In 1996, the design of cinema was in a great state of flux. The tools of the trade were becoming more advanced and computer-generated visual effects were quickly infiltrating many aspects of the process.
At the Los Angeles branch of agency R/GA, designers Kyle Cooper and Garson Yu collaborated on the slam dunk, blink-and-you'll-miss-it opening to blockbuster Twister. The film is a fine example of the mid-90s technological evolution, itself straddling many a divide. Its plot centred around a group of scientists struggling to prove that their prototype, affectionately called DOROTHY, could be successfully deployed in the midst of a tornado. The team's low-tech resourcefulness and faith in their intuition would give them a leg up against their high-tech competitors.
Similarly, Cooper and Yu would use a number of surprisingly low-tech solutions in the creation of this title sequence, looking to classic Hollywood cinema and techniques of old, like using fabric and dry ice. Pairing that low-tech sensibility with the slick cool of burgeoning digital effects allowed Twister's opening to feel at once organic and sophisticated.
In this excerpt from her 2003 book Kyle Cooper: Monographics, Author Andrea Codrington discusses Cooper's contribution to the opening titles:
The sequence’s creative direction takes much from Cooper’s early graphic experimentation, and revolves around a digitally manipulated typeface that appears one minute in the vortex of a storm cloud and is gone with the wind in the next, breaking away like so much trailer-park debris. The massive bluish-grey cloud, hovering mid-screen as if in the eye of the storm, is accompanied by an ominous wall of sound that whips into a windy frenzy to blow the main titles to smithereens.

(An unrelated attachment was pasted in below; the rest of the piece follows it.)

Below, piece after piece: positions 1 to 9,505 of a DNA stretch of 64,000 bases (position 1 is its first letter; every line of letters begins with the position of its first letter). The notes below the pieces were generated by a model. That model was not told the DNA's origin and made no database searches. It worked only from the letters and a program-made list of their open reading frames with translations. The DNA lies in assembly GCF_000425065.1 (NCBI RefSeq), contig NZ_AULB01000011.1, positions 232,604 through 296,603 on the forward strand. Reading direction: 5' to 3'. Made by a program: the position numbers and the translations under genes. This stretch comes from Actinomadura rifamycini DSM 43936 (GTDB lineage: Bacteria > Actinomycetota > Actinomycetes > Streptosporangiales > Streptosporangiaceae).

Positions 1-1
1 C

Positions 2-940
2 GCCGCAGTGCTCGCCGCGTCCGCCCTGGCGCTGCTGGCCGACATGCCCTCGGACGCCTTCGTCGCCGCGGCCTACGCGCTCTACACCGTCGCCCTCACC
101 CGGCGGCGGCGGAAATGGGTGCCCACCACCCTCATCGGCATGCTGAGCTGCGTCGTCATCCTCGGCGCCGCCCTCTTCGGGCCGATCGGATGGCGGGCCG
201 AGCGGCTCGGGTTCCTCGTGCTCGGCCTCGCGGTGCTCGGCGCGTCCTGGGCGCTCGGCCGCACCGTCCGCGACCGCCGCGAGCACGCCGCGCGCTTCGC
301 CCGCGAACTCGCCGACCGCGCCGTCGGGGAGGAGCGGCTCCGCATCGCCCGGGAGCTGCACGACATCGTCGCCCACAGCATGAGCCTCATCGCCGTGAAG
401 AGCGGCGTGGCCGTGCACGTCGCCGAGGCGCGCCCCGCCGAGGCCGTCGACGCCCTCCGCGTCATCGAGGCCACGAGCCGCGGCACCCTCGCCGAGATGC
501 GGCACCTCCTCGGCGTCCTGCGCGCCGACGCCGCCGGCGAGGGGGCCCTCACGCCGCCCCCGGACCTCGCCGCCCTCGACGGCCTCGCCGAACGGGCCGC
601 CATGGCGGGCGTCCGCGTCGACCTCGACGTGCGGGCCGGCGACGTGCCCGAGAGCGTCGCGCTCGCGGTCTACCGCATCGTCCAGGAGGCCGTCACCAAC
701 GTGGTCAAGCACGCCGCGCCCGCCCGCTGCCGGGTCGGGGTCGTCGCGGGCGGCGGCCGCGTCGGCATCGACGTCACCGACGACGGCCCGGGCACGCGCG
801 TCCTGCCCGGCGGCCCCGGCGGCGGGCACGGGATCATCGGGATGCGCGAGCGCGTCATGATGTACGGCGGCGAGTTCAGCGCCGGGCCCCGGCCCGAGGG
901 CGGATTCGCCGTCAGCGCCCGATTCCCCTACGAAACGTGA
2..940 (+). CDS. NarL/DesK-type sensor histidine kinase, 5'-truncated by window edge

Twister was both the first Hollywood feature film to be released on DVD format and one of the very last to be released on HD DVD, both formats now, of course, drifting away into obsolescence.
To delve deeper into the construction of the Twister title sequence, we spoke to Designer GARSON YU, formerly of RGA/LA, who established yU+co. in 1998.
Tell us about your process. What was it like designing for Twister in 1996?
GY: In those days, I had more time to think and contemplate. The ’90s was the turning point for title design because digital effects were just starting to influence the way we design titles. I looked at lots of different techniques in order to figure out how to create the tornado. At that time, digital effects were not that advanced and would cost more time and money to create a convincing effect. I had to be inventive and creative. It was more about the process. I always believe that learning from the past and being aware of what has been done before is a way to find a solution for what we do now. I looked at how Wizard of Oz created the tornado back in 1939.
It was the process that completed the piece. There was the physical shoot for the elements. There was digital compositing. There was sound and audio to complete the powerful eerie opening.